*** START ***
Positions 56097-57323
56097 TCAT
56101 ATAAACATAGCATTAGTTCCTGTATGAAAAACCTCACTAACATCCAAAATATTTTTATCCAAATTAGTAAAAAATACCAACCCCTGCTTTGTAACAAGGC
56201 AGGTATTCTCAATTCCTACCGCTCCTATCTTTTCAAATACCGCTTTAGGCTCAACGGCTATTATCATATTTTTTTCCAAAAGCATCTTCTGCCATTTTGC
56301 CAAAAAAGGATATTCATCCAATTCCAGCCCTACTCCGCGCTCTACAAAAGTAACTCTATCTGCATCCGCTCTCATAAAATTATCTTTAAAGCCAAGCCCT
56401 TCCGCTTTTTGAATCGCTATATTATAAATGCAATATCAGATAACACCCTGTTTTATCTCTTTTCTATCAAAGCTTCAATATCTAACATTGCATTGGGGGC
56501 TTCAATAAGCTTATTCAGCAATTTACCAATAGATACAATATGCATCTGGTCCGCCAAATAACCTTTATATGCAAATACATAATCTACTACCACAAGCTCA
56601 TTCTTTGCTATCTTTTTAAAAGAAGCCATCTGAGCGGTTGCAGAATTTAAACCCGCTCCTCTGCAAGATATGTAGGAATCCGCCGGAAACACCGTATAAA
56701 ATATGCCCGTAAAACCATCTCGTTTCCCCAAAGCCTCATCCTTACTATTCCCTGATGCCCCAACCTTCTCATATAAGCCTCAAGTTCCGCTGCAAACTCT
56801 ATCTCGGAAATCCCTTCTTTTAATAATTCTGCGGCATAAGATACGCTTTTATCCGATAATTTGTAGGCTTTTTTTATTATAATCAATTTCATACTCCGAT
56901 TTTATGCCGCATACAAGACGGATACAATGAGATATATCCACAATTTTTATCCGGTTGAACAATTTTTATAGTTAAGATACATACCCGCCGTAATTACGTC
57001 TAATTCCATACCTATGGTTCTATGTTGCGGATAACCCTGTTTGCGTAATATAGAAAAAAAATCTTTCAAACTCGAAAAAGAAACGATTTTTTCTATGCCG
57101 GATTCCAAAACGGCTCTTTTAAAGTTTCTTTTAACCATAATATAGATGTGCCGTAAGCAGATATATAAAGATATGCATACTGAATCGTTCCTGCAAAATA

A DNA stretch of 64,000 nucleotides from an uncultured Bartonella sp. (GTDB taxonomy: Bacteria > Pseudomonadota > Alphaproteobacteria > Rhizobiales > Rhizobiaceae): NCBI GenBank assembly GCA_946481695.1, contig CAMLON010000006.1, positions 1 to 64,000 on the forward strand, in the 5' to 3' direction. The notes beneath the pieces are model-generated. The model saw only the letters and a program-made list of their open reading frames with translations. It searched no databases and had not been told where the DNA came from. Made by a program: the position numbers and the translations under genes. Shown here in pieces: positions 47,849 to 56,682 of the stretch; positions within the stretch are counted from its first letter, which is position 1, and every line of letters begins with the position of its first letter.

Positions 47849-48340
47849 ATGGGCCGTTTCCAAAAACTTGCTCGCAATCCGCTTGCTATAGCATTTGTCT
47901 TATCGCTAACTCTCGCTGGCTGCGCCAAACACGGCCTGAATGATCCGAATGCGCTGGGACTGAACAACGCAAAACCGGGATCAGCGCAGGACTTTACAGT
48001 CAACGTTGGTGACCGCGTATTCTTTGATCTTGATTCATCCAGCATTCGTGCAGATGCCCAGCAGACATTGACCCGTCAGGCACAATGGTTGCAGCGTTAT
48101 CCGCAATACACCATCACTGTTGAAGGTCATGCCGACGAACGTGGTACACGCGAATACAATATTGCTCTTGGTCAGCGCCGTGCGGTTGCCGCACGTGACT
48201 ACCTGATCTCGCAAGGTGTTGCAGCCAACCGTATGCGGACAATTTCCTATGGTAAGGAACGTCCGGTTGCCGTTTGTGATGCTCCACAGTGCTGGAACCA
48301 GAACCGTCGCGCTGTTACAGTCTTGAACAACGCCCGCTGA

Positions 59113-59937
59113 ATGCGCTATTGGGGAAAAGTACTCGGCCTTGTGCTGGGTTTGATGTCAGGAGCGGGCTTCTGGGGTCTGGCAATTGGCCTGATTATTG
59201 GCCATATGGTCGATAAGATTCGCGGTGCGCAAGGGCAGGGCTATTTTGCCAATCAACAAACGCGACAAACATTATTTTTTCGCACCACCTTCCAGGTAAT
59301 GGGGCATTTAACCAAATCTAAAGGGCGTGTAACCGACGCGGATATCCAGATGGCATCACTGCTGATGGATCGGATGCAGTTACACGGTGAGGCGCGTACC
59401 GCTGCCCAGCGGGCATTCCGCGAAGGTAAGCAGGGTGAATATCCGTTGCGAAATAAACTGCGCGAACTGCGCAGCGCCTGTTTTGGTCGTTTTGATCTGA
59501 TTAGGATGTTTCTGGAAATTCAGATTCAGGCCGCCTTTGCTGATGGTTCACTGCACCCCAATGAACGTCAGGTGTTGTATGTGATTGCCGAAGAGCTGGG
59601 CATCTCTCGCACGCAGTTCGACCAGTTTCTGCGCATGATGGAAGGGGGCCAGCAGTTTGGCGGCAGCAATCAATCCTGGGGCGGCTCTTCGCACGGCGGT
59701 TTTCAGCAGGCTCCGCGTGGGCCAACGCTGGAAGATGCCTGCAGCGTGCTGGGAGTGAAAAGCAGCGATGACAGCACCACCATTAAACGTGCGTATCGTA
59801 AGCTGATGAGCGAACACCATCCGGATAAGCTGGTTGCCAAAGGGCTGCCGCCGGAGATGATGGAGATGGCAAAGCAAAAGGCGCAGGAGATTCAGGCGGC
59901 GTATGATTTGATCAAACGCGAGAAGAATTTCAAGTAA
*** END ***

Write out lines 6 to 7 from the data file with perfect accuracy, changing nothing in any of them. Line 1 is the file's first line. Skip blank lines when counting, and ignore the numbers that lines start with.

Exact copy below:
56401 TCCGCTTTTTGAATCGCTATATTATAAATGCAATATCAGATAACACCCTGTTTTATCTCTTTTCTATCAAAGCTTCAATATCTAACATTGCATTGGGGGC
56501 TTCAATAAGCTTATTCAGCAATTTACCAATAGATACAATATGCATCTGGTCCGCCAAATAACCTTTATATGCAAATACATAATCTACTACCACAAGCTCA